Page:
The two Mmc 95010 ICE copies are in opposite orientation and flank an 80.9 kbp-long DNA fragment which is inverted, in relation to the most closely related genomes (Mmc strain GM12, MmmSC and Mcc). Examination of the direct repeats at the insertion sites of the ICE clearly showed that a recombination had occurred between them, resulting in the observed chromosomal inversion. It is therefore likely that the organization of this region is the result of successive events including the initial integration of an ICE, the duplication and integration of the ICE at a second site in the opposite orientation and finally recombination between the two copies (Figure 3).
We used a PCR primer pair designed to amplify a fragment of the well conserved traG gene (Additional file 1 table S1) to screen for the presence of this type of ICE in a representative set of 31 strains of the M. mycoides cluster and other ruminant mycoplasmas (Table 2). Amplification products were obtained for four of the ten Mmc strains, indicating that these strains carried closely related ICE. Two additional primers (VIP-F and VIP-R), designed to flank the insertion site of one of the 95010 ICE copies, were used for PCR analysis of DNA from the same set of strains. Of the four traG-positive Mmc strains, three yielded the expected 1,079 bp-long amplicon, indicating that the detected ICE was integrated elsewhere on the chromosome of these strains. As expected, strain 95010 DNA did not yield any amplified product because the primers were separated by about 30 kbp and in the same orientation. The absence of amplification with "TraG" and "VIP" for the five other strains DNA was not expected; it may have been due to sequence variations that hampered the correct annealing of the primers or by other, unidentified, genetic rearrangements.
Mobile elements: Plasmid
Plasmid pMmc-95010 is 1,840 bp long and has a G+C content of 29.0 mole%. It is predicted to encode two proteins probably involved in plasmid replication. The protein encoded by orfA is similar to several replication (Rep) proteins of plasmids replicating by a rolling-circle mechanism. The putative pMmc-95010 Rep protein has a conserved architecture domain corresponding to that of Rep_2 plasmid replication proteins (pfam01719). The sequence included five motifs typical of pMV158 plasmid family . The protein encoded by orfB has a sequence structure similar to that of the RHH_1 ribbon-helix-helix family of CopG repressor proteins (pfam1402 domain). CopG, also known as RepA, is a transcriptional regulator that controls the plasmid copy number in the pMV158 derivative pLS1 . Several plasmids with sizes between 1,717 and 3,432 bp have been isolated from mycoplasmas related to the M. mycoides cluster. Plasmid pKMK1 (M81470.1) was isolated from a Mmc strain (GM12); it has a size similar to that of pMmc-95010 and the predicted proteins of the two plasmids share more than 97% similarity . Complete nucleotide sequence alignment indicated nearly identical sequences. Plasmids pADB201 (NC_001382), pBG7AU (NC_002569) and pMyBK1 (NC_011102) were isolated from M. mycoides, M. leachii and M. yeatsii, respectively [20, 21]. pADB201 and pBG7AU encode two proteins similar to OrfA and OrfB from pMmc-95010, but pMyBK1 does not. Interestingly, nucleotide alignments of the plasmid sequences suggested a composite origin of plasmid pADB201: the first thousand nucleotides are very similar to pBG7AU sequences whereas downstream sequences were closely related to sequences found in pMmc-95010 and pKMK1. This suggests that plasmids found in various mycoplasma species of the M. mycoides cluster may circulate among strains and recombine to generate new hybrid plasmids.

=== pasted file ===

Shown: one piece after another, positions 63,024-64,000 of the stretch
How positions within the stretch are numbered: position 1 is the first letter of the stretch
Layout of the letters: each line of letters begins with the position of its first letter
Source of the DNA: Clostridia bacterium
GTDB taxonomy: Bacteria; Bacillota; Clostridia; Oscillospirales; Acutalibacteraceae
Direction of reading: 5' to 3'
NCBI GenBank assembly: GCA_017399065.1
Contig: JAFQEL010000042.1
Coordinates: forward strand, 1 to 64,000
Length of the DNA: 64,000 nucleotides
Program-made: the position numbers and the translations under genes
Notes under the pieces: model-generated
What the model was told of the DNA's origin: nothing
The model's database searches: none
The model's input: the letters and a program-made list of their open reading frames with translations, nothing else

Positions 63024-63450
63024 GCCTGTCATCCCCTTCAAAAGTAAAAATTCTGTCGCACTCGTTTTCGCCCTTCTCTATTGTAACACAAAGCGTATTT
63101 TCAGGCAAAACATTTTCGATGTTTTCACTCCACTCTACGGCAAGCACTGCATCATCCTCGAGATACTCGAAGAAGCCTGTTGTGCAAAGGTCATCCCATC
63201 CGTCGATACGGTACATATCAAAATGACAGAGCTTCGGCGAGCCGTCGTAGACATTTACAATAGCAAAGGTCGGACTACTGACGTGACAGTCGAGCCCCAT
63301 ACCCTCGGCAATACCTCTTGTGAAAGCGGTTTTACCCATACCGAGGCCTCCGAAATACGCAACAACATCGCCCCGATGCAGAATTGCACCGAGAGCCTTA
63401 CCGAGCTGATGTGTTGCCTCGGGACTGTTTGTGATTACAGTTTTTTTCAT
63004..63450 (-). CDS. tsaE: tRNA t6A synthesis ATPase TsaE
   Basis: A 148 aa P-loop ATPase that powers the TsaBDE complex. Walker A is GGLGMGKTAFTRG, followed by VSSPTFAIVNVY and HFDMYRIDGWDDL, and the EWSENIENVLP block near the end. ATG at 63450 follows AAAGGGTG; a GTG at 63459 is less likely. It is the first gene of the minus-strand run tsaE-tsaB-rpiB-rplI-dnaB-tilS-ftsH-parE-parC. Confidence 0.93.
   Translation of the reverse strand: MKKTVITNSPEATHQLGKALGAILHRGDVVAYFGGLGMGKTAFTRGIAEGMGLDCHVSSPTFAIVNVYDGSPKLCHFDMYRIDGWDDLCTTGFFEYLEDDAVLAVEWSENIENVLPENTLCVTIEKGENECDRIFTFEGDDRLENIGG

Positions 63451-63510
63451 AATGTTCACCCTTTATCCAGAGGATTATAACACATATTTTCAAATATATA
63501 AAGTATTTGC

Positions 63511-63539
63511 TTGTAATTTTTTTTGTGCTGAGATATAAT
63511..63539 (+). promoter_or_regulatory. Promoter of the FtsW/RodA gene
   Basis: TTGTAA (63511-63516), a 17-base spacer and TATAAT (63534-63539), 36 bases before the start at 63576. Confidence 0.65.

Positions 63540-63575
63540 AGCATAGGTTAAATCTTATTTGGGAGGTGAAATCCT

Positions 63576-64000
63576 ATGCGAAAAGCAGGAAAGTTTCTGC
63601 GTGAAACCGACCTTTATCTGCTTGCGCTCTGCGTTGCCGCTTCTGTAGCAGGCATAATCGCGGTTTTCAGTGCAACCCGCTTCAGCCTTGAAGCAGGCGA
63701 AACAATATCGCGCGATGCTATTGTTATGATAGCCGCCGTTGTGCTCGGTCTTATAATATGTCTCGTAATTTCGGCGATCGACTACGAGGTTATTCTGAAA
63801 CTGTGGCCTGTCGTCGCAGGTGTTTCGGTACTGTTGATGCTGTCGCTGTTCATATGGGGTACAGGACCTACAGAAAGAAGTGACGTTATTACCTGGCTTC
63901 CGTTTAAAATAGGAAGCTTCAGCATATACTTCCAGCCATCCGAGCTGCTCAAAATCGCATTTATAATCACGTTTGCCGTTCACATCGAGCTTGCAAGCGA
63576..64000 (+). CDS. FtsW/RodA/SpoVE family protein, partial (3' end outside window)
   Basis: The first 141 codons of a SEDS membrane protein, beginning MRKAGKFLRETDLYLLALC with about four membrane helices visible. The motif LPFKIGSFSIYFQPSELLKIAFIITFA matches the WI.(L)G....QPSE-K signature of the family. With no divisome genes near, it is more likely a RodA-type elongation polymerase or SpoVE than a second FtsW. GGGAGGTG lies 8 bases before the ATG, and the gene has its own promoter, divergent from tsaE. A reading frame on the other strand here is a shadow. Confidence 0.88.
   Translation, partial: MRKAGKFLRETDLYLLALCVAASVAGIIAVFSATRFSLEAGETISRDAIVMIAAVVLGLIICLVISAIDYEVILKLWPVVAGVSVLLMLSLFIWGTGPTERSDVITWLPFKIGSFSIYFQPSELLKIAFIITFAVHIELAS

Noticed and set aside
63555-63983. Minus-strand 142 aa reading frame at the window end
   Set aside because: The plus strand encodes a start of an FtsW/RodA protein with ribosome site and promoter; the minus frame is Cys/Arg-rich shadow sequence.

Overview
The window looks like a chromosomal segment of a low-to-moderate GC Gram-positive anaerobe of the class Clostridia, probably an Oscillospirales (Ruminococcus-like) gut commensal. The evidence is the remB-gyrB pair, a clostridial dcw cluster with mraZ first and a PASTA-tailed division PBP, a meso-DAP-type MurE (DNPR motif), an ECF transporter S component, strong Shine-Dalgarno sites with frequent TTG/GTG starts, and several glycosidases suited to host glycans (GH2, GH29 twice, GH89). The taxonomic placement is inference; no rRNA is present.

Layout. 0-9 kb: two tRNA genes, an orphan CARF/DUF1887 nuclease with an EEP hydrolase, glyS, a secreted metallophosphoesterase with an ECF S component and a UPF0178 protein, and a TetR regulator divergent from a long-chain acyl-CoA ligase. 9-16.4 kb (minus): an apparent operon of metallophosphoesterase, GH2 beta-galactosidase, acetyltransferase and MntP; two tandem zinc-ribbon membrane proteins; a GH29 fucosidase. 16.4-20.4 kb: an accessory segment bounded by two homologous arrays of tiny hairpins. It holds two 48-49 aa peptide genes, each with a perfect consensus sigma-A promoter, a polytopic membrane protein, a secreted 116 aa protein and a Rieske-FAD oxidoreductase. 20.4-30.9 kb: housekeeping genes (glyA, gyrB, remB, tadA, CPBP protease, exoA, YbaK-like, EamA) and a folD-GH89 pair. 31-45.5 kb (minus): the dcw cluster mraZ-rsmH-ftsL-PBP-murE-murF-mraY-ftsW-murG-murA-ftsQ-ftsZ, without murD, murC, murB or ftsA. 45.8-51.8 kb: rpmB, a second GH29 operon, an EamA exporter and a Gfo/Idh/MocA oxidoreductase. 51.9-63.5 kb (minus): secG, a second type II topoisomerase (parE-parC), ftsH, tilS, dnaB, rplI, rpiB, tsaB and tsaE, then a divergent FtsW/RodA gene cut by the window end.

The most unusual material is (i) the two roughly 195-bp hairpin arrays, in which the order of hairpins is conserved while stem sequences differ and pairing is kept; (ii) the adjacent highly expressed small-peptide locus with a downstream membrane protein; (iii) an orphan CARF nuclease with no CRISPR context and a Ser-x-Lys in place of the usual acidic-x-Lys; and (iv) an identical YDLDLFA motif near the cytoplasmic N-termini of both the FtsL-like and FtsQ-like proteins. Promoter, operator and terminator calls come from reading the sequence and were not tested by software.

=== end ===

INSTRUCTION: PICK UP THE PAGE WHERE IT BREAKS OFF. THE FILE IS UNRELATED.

More surprisingly, blast search using pMmc-95010 nucleotide sequence identified a non-coding, GC-rich sequence of 286 nt showing 96% identity with two Mmc chromosome regions (Additional file 2 Figure S1). These regions are located within ICEs, between CDS22 and the terminal inverted repeat. Three palindromic sequences of 7, 7 and 16 nucleotides were repeated two to five times with the potential to form several stem-loop structures. A related sequence was also found in the ICE in Mmc strain GM12 and in plasmids pKMK1 and pADB201. The distribution of this trait suggests that ICEs and plasmids have probably exchanged sequences. This highly structured region covers a 130 bp sequence identified as the single-strand origin (sso) of pKMK1 replication (Additional file 3 Figure S2). In rolling-circle replication plasmids, the sso is the initiation site of lagging strand synthesis and is essential for the conversion of a single-strand intermediate into a double-strand molecule. The identification of an sso-type region in ICEs raises the question of whether this plasmid-derived sequence is involved in ICEMmc95010 dissemination.
Mobile elements: Insertion Sequences